Not the case with the Longhorns. In an attempt to embarrass themselves on the national stage, the Longhorn defense truly bottomed out against the Cougars. BYU quarterback Taysom Hill, who has earned the moniker "Taysom Football", rushed for 259 yards on 17 carries, averaging over 15 yards. But here is the funny thing; he's actually a not a good quarterback. At one point tonight, BYU had the lead while Hill was 4 for 17 passing. 4. for. 17. BYU is essentially in a permanent wildcat formation with a running back at the helm. Hill completed 23.5% of his passes and BYU was still dominating the Longhorns in every aspect of the game.
So what was the answer here? Do you load the box? How many guys can you confidently put in there without being threatened in the pass game? Eight? Nine?..Ten? It doesn't matter, because Texas never forced the Cougars' flaccid armed quarterback to have to make plays in the air. He finished the game completing 9 passes on 26 attempts for 129 yards. His pass completion average was 10 yards less than his rushing average. A quarter of his passing yards came on one play. This season, Hill has 22 passes on 67 attempts with one touchdown and two interceptions. Last night, Texas turned this passing-inept quarterback into a Heisman hopeful.
Extremely Pessimistic- Major Applewhite
Applewhite also decided to shit the bed last night. His play-calling had shades of Greg Davis combined with a level of ineptitude you wouldn't expect from the "future of Texas football." He made a lot of questionable decisions that ended up hurting the Longhorns. Literally. On the first drive, Applewhite decided to use Daje Johnson as the power back on third and short with a run between the tackles. Not only did he fail to get the first down, he also left the game with an apparent ankle injury.
Applewhite doubled down on stupid decisions later in the game by giving Jalen Overstreet his first real college carry on a big fourth and short. Overstreet lost three yards. So what happened? Did Applewhite seriously think these were good decisions? Was he worried Malcolm Brown would get hurt again? Did Joe Bergeron call him a ginger? You'd think Applewhite would let the designated power running back get the bulk of the carries in, you know, power back situations.
There were some positives. Texas flashed in the downfield game and Ash really showed how great of a deep ball passer he can be, but Applewhite's decision to mobilize his quarterback backfired in the fourth quarter when Ash's head was slammed into the turf and he was forced to leave the game. Case McCoy didn't show much promise in Applewhite's system in the final eight minutes. If Ash can't go next week, it's safe to say we will struggle mightily against a solid Ole Miss defense.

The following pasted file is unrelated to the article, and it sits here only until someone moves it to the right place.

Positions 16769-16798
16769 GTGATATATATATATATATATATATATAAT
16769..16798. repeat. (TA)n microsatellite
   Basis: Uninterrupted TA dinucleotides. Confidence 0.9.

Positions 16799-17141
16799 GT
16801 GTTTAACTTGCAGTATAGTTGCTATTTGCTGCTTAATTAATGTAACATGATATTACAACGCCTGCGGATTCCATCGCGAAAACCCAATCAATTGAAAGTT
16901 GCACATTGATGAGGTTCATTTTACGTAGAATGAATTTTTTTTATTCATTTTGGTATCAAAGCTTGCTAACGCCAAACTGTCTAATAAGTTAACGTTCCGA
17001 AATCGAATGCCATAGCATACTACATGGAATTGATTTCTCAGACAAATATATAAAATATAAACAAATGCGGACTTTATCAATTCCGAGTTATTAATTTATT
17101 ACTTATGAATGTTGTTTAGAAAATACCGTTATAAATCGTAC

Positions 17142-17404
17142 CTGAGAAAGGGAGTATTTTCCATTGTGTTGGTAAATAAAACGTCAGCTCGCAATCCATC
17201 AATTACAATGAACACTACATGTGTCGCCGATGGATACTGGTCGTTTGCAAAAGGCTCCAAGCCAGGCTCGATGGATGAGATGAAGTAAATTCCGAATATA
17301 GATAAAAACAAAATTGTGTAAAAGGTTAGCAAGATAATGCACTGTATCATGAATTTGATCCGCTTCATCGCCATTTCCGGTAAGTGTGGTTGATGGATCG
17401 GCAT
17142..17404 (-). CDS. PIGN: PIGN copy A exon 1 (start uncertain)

Extremely Pessimistic- Steve Edmond, Adrian Phillips
Angles and tackling, Angles and tackling, Angles and tackling.
Extremely Pessimistic- Tackling
So, excluding Echols who knows how to tackle but just doesn't know who to hit, it is apparent that we are still a team that is incapable of mastering the basics of football. Diaz deserves to shoulder most of the blame here, but I have already ripped him enough. (Just kidding, you can't rip Diaz enough.) This is going to be a massive problem considering the fact that we play five more schools that run the zone read with running quarterbacks. If Texas doesn't get it together fast, and we all know they won't, it could be a very long season in the Big 12.
It's sad for me because I have only been around to see Mack Brown coach Texas football. I wish it were different and he could stay, but I don't see that as a real possibility anymore. The sense of entitlement with this Texas football team is abhorrent. They are embarrassing The University on a national level. We have become a punchline. This group is establishing a bad precedent for the modern era of Texas football and, worst of all, impeding potential progress. Changes need to be made in order to rejuvenate a dying program. I have come to accept that I will never see the "Texas Standard" during my time on campus. To continue trying to make the current situation work will only further inhibit the future and tarnish a legacy of the man credited with building it.
If I wanted shitty college football, I would have just stayed and gone to school in North Carolina.